Lawsuits involve applying law to fact; at the heart of any lawsuit, therefore, is a mantra from "Dragnet's" Joe Friday: "Just the facts, ma'am." Litigants have multiple ways to present facts; two common forms are witness testimony and affidavits. An affidavit is a written document, signed under oath or affirmation. Because the affidavit is a sworn document, the affiant (the person who gave the statement) is guilty of perjury if he lies in the document. Affirm an affidavit by signing it under oath.
Draft the affidavit. In the affidavit, include the facts and circumstances pertinent to the case. Facts generally include the name and birth date of the affiant and a description of what the affiant saw or witnessed.
Take the document to court or to a notary public. Ask to be sworn under oath. You must be sworn under oath by a person authorized to do so (such as a county clerk or a notary public).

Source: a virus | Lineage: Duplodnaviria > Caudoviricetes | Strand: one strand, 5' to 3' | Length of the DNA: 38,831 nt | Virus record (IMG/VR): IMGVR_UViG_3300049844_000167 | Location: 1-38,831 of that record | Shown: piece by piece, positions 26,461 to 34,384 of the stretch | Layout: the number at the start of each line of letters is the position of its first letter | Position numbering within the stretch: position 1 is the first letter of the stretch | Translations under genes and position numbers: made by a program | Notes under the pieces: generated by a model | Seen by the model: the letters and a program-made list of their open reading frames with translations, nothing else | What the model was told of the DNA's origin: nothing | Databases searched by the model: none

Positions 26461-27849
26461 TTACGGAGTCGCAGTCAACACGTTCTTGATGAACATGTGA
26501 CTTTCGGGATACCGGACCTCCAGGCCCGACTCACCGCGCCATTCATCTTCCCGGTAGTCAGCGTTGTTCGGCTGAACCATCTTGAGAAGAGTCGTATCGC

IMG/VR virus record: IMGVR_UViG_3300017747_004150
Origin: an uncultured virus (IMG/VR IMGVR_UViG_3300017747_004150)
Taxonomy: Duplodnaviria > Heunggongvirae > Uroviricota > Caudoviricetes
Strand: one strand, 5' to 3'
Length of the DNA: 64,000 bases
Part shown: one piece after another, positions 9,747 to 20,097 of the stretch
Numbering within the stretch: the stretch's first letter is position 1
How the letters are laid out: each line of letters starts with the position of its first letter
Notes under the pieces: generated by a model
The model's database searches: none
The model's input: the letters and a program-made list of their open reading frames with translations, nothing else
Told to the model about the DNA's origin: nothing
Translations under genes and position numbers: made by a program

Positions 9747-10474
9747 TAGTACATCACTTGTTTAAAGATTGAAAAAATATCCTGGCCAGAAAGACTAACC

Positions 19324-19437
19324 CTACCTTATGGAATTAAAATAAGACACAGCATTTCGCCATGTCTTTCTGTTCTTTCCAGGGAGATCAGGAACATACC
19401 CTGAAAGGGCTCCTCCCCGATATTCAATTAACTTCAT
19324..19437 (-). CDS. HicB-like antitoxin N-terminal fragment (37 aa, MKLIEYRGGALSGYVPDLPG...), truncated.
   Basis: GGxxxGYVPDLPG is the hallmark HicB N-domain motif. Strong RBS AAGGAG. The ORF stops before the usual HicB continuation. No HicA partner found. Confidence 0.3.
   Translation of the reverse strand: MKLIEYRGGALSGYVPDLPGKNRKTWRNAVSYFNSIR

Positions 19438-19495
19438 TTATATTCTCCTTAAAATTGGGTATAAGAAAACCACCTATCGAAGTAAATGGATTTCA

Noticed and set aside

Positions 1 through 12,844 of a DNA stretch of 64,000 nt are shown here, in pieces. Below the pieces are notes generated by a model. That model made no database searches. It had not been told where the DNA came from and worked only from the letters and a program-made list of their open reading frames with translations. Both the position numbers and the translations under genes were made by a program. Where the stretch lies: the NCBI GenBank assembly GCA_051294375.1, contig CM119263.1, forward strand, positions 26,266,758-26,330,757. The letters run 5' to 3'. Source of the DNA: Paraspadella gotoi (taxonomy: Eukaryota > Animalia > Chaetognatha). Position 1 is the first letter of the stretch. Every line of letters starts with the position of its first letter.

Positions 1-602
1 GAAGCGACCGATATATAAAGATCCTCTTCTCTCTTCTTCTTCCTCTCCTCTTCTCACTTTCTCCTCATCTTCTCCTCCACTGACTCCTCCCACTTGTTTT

Sign the document under oath and in the presence of the person authorized to swear you in. Signing the affidavit under oath affirms the affidavit; it is your personal guarantee (under penalty of perjury) that the document contains the truth.
Notarize the document or have the document signed by the person who swore you in.
- Affirming an affidavit is relatively uniform across multiple legal systems; the references below describe very similar processes in the US, Canada, and Australia. Review the sample affidavit form to familiarize yourself with what an affidavit looks like.
- signing a contract image by William Berry from Fotolia.com